Weather Puts Mississippi Flyway Migration into Overdrive


Weather Puts Mississippi Flyway Migration into Overdrive

Posted 2022-12-22 07:18:31 -0600

In areas with water, early duck numbers in middle portions of the flyway look excellent

Frigid weather in the North has pushed many ducks, including mallards, into Missouri, Arkansas and other areas. Photo by Cody Grounds

Frigid weather in the North has pushed many ducks, including mallards, into Missouri, Arkansas and other areas. Photo by Cody Grounds

The mercury is dropping, and the leaves have changed. The first official day of winter is still several weeks away, but many parts of the middle of the flyway are experiencing conditions commonly seen during December and January. In fact, in much of the southern Midwest and upper Southeast, lows have hovered well below freezing for a couple of weeks, with some nighttime temperatures dipping into the mid- to low teens. The early cold snap has pushed ducks farther south in large numbers.

Although part of the forecast has benefitted waterfowl concentrations, precipitation has been extremely scarce, and corresponding water levels throughout the flyway are severely lower than average. The Mississippi River is experiencing a historic drought. Measurements up and down the river have dropped to levels never seen. Many backwaters are dry, as is much of the floodplain.

The colder weather has pushed a lot of ducks south, but the lack of water makes hunting tough. Expect overcrowding on public lands, with hunters concentrating on available water sources. Birds might not be able to access sloughs and swamps they have used in the past, and hunters might be forced to find new spots until water levels rise. Try to use lower water levels to your advantage. Find new places that offer water, cover, and a food source for ducks and geese, and you’ll be sure to find a good hunt.

Eric Rinehart of North Delta Outfitters hunts in southeastern Missouri and is optimistic ahead of the upcoming opener.

“We are way ahead of schedule,” he said. “This is the earliest we’ve seen this many ducks in over 10 years. We’re seeing lots of mallards and a ton of bonus ducks, including a plethora of green-winged teal. This is the most ducks we’ve ever had without the Mississippi River flooding. It’s pretty incredible.

“It’s super dry, which is probably why we’re seeing such huge concentrations. If you have water, you have ducks. It’s been freezing every night for the past week, and they’ve been concentrating in open water. If it stays cold, I’m not sure if ducks will push out or stay. I know there are a lot of ducks south of us in northern Arkansas. If it warms up, they will bounce back and forth between northern Arkansas and southern Missouri. I would rather have ducks south of us than north of us, but it sounds like we on the X.”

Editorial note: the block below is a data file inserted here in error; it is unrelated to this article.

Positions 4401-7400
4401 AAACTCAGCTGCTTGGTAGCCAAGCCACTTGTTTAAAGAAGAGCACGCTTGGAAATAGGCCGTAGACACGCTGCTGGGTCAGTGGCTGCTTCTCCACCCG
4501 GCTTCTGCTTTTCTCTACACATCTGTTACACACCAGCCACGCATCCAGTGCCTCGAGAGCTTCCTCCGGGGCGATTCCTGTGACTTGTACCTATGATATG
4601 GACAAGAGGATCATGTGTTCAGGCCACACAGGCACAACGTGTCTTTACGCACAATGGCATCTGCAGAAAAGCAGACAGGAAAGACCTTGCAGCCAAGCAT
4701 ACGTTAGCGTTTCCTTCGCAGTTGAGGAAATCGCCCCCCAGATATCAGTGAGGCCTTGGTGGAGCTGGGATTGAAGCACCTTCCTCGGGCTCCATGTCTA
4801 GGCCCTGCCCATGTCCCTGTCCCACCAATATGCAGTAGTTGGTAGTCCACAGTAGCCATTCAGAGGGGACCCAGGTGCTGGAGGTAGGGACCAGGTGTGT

Rinehart said refuges are holding lots of birds.

“Reelfoot Lake is packed,” he said. “Private land nearby should have a really good year if they can control their own water levels. Having said that, this is a year where managing your hunting pressure will be extremely important. It will be really easy to hunt your ducks too hard, since there’s only so much open water. I don’t think there will be many places for them to sit where they won’t be shot at, because people will hunt all the available water. Hunting every day will likely shoot out your spot, and ducks will get stale.”

J.D. Driskell of Dirty Rice Outfitters also hunts in southeastern Missouri and echoed Rinehart.

 “Everyone is lacking water, but if you have it, you should have an abundance of ducks,” he said. “We are seeing all species of ducks and geese right now. I’m sure when the season opens and the shooting starts, the hunting pressure will force them back to their typical ways of feeding at night and hitting big water or refuges during the day. Big water and rivers that still have adequate water levels should be full of birds. The weather up north has really thrown the first part of the migration into overdrive, but it’s still early. The hunting pressure with scarce water could push them to less-pressured areas.” 

Lack of water has caused problems in southern Illinois. Kent Woodrow of Illinois Whitetails and Waterfowl said drier conditions have led to fewer birds in the sky.

“We are so dry in southern Illinois that there have been very few ducks around,” he said. “I have heard that larger bodies of water, such as Rend Lake, are holding some ducks, but overall we haven’t had ducks and haven’t seen a major push. Our early teal season produced some birds, but we have seen very little since then.”

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